What I also like is that some of the meditations and concepts are on the website for you to enjoy as an audio or short video.

Of this vast panoply of good ideas, I am going to choose the ones that fell open for me. Happy Naked Grown Up Time, Time Boulders and the You in the Centre of You. In no particular order, except that Happy Naked Grown Up Time got your attention I’m thinking?

Time Boulders are things like a massive day job, new baby, sudden illness of self or other – the sorts of intrusions on time that are definitely and legitimately going to impact on how much time there is for creative pursuits. But – these time boulders won’t last forever. And this is the reassurance I cling to with my current creative schedule in a life (positively) impacted by my massive, amazing, challenging, enthralling day job. One day this too will pass, and I will have a different, post-job life. More noodling time, more white space and bigger margins of my life to devote to writing. (Hang it, I might even have a whole page!) But still. I’ve got 15 minutes a day. We’ve all got 15 minutes a day. Or in my case, oodles of time on the weekend. My novel can still progress, slowly. What can you do in 15 minutes a day to forward your creative dreams?

Another key theme in the book is The You in the Centre of You. It’s a core concept for life really.

“When you are centered in yourself, you are the still center around which the wheel of your life spins.”

Sam also uses the term “The Net” to express the fundamental inter-connectedness of all things (as Douglas Adams would say). “You are an inextricable and essential part of an Infinite Net of energy. You are one intersecting element in the larger picture of the whole universe. You are both much less significant and much more powerful than you may have been led to believe.”

And Happy Naked Grown Up Time? Get a copy and read it yourself!

Listen here for my interview with Sam.

Samantha Bennett is also the co-host of the Beautiful Writer’s Group, with Linda Sivertsen. I have been Beautiful Writer for 2.5 years.

Rashida Murphy with her first novel, The Historian’s Daughter

I have recently signed up to to Marie Forleo’s B-School, and was inspired to refresh my Fabulous Women Podcast. This latest interview features Perth Author Rashida Murphy, who has recently published her first novel, The Historian’s Daughter.

The book’s blurb reads “In an old house with ‘too many windows and women’, high in the Indian hills, young Hannah lives with her older sister Gloria; her two older brothers; her mother, ‘the Magician;’ a colourful assortment of aunts, blow-ins, and misfits; and her father, ‘the Historian.’ It is a world of secrets, jealousies, and lies, ruled by the Historian but smoothed over by the Magician, whose kindnesses and wisdom bring homely comfort and all-enveloping love to a ramshackle building that seems destined for chaos.

And then one day the Magician is gone, Gloria is gone, and the Historian has spirited Hannah and her brothers away to a new, and at first bewildering, life in Perth. As Hannah grows and makes her own way through Australian life, an education, and friendships, she begins to penetrate to the heart of one of the old house’s greatest secrets-and to the meaning of her own existence.”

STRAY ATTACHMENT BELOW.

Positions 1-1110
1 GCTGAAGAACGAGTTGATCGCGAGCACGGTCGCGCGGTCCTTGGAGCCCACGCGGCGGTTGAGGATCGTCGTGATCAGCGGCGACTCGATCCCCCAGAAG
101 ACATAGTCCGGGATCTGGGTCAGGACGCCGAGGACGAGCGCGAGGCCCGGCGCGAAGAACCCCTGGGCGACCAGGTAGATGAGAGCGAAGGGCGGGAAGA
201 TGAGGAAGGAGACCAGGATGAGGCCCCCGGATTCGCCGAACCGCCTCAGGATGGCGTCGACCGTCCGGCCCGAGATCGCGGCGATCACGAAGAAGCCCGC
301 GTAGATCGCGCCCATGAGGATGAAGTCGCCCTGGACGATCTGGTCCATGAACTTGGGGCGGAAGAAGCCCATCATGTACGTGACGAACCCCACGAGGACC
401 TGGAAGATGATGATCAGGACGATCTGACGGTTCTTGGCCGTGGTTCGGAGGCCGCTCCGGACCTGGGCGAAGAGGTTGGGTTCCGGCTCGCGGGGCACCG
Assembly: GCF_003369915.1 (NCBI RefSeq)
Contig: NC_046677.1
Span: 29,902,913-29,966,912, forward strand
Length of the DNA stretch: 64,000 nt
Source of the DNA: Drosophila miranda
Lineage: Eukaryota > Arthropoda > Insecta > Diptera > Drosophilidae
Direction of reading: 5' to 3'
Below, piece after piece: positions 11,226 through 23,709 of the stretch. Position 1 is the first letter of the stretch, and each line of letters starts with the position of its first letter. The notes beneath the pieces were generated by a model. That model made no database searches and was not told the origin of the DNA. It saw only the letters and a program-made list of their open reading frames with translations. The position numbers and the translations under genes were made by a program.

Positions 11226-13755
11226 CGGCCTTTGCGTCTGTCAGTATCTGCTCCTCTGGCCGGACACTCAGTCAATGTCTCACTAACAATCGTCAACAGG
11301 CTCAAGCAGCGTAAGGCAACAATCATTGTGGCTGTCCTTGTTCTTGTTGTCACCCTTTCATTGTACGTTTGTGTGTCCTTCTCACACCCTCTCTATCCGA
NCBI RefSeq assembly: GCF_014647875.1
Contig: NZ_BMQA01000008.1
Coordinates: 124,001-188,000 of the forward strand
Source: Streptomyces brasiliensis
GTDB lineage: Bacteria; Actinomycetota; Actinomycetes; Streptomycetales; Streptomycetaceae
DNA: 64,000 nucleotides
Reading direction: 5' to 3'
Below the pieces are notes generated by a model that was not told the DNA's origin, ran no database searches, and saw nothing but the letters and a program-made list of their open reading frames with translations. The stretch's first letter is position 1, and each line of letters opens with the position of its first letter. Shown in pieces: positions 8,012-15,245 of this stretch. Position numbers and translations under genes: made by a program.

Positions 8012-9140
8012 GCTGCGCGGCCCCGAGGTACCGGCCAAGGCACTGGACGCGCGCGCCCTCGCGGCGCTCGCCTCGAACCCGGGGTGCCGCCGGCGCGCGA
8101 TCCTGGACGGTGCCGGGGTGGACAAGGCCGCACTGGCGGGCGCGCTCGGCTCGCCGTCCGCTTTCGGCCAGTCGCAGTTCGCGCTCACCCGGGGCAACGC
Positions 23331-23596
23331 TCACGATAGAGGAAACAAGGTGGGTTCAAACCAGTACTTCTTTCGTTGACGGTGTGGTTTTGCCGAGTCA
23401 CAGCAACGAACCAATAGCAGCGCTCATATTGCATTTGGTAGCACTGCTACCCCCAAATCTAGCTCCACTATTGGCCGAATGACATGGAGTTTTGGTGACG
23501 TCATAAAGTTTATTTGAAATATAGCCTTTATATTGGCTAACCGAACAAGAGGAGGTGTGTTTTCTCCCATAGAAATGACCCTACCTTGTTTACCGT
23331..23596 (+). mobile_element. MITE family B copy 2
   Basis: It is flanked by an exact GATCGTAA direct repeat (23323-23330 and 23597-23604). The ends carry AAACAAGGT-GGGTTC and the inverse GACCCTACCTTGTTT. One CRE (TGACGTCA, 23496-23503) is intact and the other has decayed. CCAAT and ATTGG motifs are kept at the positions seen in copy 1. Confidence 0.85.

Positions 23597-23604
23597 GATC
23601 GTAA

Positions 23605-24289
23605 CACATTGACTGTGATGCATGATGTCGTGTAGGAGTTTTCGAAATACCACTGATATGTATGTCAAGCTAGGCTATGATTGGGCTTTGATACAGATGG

The Magician and the Historian – why those names?

The magic and beauty of having a podcast is that you can ask authors about what they meant. The Historian is the father figure, and the Magician is the mother figure. I was still intrigued about this one month after reading it, and Rashida shared her insight as to the detachment of both parents, although so different.

What about the sisters, Hannah and Gloria?

The warm relationship between the sisters Hannah and Gloria is cut short when Hannah moves to Australia, and the impact of living apart tells on their relationship. Rashida confirmed this is an enduring theme in her writing, and that no matter how long you live in a country and develop new relationships, you can never replace the sibling relationships where you have lived each others’ history.

Are “extra branches” on a family tree a key theme?

The opening line is “The hills towered, range upon range, behind the house with too many windows and women” Rashida shares the insight that as she grew up there were silent women who were visible but whose stories were never told. This novel provides one story at least for one of the silent women inspired by her childhood in India.

I wonder if you could share something about the experience of writing this novel?

Rashida talked about the germ of an idea of this novel – actually the Iranian Revolution – which would not let her alone. It transformed into The Historian’s Daughter over several years and drafts.

I loved the insight she shared about writing about places – she needs a place to become strange to write about it, and all the Perth scenes of the novel were written in Shimla. I love that!

And are you able to talk about what’s next?
Another germ of an idea is currently taking shape. Despite swearing off novel-writing, this draft is already up to 25,000 words… We talked about how you have to be crazy to write a novel, but at some point it starts making sense and then you can’t leave it alone!

Meet Rashida
Perth people can meet Rashida in person as she will be at Duncraig Public Library on 5th April at 6pm. Copies of Rashida’s book will be available for purchase and signing on the night. Check UWA Publishing’s Facebook page or call the City of Joondalup on 9400 4751.

I hope you enjoy this Podcast. Please feel free to like and share!